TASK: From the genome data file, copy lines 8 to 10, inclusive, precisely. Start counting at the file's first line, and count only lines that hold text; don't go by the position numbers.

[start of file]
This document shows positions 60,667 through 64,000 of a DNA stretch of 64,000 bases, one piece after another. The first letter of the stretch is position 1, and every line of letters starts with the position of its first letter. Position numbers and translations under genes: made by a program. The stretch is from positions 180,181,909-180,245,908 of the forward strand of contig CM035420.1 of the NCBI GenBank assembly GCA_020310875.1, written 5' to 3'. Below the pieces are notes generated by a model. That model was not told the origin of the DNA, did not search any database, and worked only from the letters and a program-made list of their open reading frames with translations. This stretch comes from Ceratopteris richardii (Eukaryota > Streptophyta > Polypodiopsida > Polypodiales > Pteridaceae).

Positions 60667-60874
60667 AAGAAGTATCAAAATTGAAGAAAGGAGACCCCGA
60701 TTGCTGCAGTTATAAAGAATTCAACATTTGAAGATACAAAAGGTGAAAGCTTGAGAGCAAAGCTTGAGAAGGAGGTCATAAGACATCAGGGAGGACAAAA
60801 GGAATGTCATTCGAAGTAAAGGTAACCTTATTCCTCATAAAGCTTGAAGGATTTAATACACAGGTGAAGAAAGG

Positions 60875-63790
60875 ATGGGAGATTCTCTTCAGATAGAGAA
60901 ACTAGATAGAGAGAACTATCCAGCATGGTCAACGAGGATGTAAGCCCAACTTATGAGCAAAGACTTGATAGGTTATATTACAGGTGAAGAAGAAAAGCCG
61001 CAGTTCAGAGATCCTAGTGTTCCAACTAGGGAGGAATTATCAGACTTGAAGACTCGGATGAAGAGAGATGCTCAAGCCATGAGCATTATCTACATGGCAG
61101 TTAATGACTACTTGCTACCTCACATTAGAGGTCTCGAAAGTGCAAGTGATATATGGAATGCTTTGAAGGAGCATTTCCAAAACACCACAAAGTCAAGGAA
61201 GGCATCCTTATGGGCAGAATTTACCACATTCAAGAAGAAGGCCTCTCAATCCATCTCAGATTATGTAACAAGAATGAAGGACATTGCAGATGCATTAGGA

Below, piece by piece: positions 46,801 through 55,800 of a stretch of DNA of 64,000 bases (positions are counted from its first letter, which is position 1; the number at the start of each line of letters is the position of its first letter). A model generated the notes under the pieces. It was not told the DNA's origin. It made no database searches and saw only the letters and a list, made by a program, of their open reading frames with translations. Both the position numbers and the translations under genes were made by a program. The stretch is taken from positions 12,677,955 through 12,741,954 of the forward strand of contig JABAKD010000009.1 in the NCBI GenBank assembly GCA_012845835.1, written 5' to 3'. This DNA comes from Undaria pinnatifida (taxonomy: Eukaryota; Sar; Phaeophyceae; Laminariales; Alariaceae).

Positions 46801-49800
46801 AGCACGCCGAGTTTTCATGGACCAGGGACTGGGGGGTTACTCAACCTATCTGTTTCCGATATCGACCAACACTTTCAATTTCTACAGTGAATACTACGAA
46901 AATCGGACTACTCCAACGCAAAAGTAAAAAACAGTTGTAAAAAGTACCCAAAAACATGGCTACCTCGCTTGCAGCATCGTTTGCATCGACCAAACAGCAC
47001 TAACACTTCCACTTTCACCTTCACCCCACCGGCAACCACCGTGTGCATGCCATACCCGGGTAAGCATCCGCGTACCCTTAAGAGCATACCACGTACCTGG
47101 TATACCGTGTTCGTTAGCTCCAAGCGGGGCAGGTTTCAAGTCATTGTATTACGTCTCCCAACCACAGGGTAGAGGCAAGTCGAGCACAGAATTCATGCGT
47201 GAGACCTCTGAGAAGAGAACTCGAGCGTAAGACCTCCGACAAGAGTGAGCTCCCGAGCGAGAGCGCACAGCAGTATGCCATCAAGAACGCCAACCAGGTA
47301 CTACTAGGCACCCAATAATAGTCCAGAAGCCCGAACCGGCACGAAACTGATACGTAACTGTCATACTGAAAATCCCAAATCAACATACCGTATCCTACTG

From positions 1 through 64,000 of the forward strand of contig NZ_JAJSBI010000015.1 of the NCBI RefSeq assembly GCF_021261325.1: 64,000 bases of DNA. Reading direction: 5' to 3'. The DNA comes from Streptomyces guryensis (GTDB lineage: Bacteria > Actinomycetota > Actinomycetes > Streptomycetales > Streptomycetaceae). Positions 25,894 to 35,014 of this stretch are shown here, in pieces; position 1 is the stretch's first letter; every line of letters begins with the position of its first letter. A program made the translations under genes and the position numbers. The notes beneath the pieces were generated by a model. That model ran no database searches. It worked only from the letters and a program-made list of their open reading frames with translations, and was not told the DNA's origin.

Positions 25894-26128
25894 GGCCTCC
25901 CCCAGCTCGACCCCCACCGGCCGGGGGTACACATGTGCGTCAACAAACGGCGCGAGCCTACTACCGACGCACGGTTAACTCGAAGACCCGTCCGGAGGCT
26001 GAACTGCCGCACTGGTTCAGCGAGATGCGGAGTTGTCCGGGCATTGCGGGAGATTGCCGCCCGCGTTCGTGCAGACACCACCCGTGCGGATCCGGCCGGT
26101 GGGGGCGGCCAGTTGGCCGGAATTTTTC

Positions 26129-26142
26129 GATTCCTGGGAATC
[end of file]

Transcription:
60901 ACTAGATAGAGAGAACTATCCAGCATGGTCAACGAGGATGTAAGCCCAACTTATGAGCAAAGACTTGATAGGTTATATTACAGGTGAAGAAGAAAAGCCG
61001 CAGTTCAGAGATCCTAGTGTTCCAACTAGGGAGGAATTATCAGACTTGAAGACTCGGATGAAGAGAGATGCTCAAGCCATGAGCATTATCTACATGGCAG
61101 TTAATGACTACTTGCTACCTCACATTAGAGGTCTCGAAAGTGCAAGTGATATATGGAATGCTTTGAAGGAGCATTTCCAAAACACCACAAAGTCAAGGAA